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Basic financial survival strategies for MSMEs


RESEARCH shows that almost 80% of all small businesses collapse within the first one and a half years of operation. While this “death rate” has become an accepted statistic by economists, the sad part is that most SMEs don’t “die of natural causes’’, but inadvertently commit “financial suicide”.

By Clive Mphambela

We are calling it “suicide” in this article because most small businesses owners actually kill their own businesses without knowing it or intending to do so.

It is quite common for entrepreneurs and small business owners who are new to business to quickly develop some bad financial habits and make harmful decisions that diminish the chances of success for their businesses, even in cases where the underlying business model is quite sound.

As responsible bankers who want to see the small business sector grow, it is our duty to advise the average SME owner on how to avoid the simple financial mistakes that will make a big difference between the long-term success and a quick and unpleasant sudden death of your business.

Not Keeping Basic Financial Records

One of the many reasons why most small businesses sometimes collapse is because the owners fail to keep basic business records.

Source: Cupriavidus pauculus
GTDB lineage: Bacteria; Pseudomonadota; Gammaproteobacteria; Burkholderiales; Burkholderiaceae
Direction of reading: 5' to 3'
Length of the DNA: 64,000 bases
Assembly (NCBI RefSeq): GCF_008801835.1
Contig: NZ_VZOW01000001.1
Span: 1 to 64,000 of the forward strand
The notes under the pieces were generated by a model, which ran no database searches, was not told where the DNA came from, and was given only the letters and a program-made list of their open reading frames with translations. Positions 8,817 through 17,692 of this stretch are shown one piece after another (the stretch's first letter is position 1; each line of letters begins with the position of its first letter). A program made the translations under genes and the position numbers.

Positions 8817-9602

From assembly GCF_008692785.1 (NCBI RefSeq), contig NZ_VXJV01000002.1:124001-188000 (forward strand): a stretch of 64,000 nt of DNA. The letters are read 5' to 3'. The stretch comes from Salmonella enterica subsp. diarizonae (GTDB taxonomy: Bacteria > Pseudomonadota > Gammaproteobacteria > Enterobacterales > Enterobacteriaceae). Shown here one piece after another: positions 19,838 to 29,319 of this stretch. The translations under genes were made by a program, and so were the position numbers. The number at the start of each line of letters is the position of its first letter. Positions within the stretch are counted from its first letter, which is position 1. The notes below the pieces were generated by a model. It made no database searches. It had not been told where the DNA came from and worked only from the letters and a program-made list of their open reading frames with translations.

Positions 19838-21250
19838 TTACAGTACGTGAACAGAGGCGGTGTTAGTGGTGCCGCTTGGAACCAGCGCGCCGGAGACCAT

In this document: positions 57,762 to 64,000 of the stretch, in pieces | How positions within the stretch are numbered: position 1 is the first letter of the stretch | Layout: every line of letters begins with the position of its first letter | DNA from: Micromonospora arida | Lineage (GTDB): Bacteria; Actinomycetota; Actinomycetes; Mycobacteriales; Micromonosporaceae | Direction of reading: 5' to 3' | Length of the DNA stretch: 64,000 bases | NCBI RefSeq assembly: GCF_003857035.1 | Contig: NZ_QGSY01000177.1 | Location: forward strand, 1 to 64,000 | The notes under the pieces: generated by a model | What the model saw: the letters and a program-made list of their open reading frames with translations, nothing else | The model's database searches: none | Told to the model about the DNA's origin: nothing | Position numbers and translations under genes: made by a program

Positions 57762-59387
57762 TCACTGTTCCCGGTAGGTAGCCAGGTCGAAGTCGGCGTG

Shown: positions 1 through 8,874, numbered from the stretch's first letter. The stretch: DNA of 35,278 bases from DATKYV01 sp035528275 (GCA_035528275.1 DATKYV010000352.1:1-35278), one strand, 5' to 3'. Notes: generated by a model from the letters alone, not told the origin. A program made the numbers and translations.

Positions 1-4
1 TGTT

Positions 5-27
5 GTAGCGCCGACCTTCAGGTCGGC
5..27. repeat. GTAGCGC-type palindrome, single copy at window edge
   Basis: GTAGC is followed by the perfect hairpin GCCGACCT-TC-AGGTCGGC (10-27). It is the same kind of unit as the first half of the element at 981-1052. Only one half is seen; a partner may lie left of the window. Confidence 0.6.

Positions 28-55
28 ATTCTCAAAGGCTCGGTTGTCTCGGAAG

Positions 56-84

Business records help the owner in assessing the health of the business, especially whether the business is making a profit or not.

Financial records are like the daily temperature readings of your business.

They provide important and invaluable information that acts as an early warning system that alerts you before something goes drastically wrong.

Most of the time, a business will not collapse without showing signs and symptoms first.

How else would you know as a manager of your business, that your costs are high and rising out of control if you do not keep regular records of monies you have spent? How do you tell that your goods are being stolen by your employees if you are not regularly taking stock?

How do you track increasing and falling demand trends if you are not keeping robust sales records?

True enough, basic recordkeeping may require additional diligence and effort on the part of the owner or manager of a business, but certainly it usually will not cost a lot of money to keep basic business records.

Basic records also do not require specialised accounting skills, but business common sense, the basic ability to read and write and the unwavering commitment and discipline of the business owner.